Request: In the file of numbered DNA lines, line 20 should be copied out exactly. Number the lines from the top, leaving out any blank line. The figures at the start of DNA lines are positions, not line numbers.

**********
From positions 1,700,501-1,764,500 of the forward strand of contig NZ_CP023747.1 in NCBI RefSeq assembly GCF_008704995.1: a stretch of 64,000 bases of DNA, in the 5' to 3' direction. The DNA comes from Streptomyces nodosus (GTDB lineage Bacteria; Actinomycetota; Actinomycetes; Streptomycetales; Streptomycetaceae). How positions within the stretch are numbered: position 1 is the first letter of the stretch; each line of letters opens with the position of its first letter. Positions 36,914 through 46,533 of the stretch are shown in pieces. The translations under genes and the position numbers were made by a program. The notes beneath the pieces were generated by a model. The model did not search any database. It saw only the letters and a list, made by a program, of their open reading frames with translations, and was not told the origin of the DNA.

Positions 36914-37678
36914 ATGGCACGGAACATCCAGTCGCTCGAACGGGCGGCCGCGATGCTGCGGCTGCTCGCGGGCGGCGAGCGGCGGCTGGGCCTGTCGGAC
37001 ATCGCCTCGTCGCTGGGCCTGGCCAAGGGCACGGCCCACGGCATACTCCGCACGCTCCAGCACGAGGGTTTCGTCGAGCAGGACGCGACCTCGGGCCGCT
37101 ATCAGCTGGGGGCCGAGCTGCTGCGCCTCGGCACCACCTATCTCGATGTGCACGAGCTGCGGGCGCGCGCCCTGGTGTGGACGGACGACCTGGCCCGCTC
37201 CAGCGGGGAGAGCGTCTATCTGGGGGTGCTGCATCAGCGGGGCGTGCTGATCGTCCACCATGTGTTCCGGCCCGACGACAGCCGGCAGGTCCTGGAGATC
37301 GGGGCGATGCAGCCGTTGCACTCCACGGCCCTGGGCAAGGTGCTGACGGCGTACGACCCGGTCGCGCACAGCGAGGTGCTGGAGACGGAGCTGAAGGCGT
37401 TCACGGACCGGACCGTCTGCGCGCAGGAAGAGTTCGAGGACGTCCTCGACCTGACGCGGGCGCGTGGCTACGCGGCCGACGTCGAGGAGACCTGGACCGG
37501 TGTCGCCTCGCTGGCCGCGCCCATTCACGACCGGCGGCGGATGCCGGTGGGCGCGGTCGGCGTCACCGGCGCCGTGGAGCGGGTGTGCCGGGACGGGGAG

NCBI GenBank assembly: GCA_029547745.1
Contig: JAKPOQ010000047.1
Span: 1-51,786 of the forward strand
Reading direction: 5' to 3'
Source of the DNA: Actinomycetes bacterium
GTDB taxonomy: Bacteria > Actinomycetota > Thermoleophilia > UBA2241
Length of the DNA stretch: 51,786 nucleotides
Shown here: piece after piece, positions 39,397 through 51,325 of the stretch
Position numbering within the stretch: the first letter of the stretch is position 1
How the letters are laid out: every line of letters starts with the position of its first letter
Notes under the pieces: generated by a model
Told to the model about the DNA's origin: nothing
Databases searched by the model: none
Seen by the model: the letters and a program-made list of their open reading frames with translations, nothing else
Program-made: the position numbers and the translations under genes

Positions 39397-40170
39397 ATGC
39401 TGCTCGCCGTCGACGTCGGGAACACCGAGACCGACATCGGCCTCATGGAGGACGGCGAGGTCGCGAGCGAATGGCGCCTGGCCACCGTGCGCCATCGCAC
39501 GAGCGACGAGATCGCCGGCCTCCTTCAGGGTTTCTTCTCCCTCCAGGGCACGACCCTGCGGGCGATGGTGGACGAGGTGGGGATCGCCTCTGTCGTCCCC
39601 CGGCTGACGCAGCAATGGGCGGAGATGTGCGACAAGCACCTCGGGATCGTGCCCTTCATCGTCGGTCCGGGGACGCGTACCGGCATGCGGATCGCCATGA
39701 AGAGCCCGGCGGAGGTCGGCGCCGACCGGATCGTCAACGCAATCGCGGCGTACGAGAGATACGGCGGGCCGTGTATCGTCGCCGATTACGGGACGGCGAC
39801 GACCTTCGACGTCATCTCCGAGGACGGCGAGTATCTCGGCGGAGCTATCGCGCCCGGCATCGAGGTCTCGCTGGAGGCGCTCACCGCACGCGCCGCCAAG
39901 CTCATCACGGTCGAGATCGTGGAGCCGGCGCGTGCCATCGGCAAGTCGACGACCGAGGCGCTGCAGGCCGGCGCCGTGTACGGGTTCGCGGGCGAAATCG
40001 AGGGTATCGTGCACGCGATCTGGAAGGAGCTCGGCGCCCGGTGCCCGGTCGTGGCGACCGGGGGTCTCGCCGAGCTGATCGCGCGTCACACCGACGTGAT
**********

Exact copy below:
Notes under the pieces: generated by a model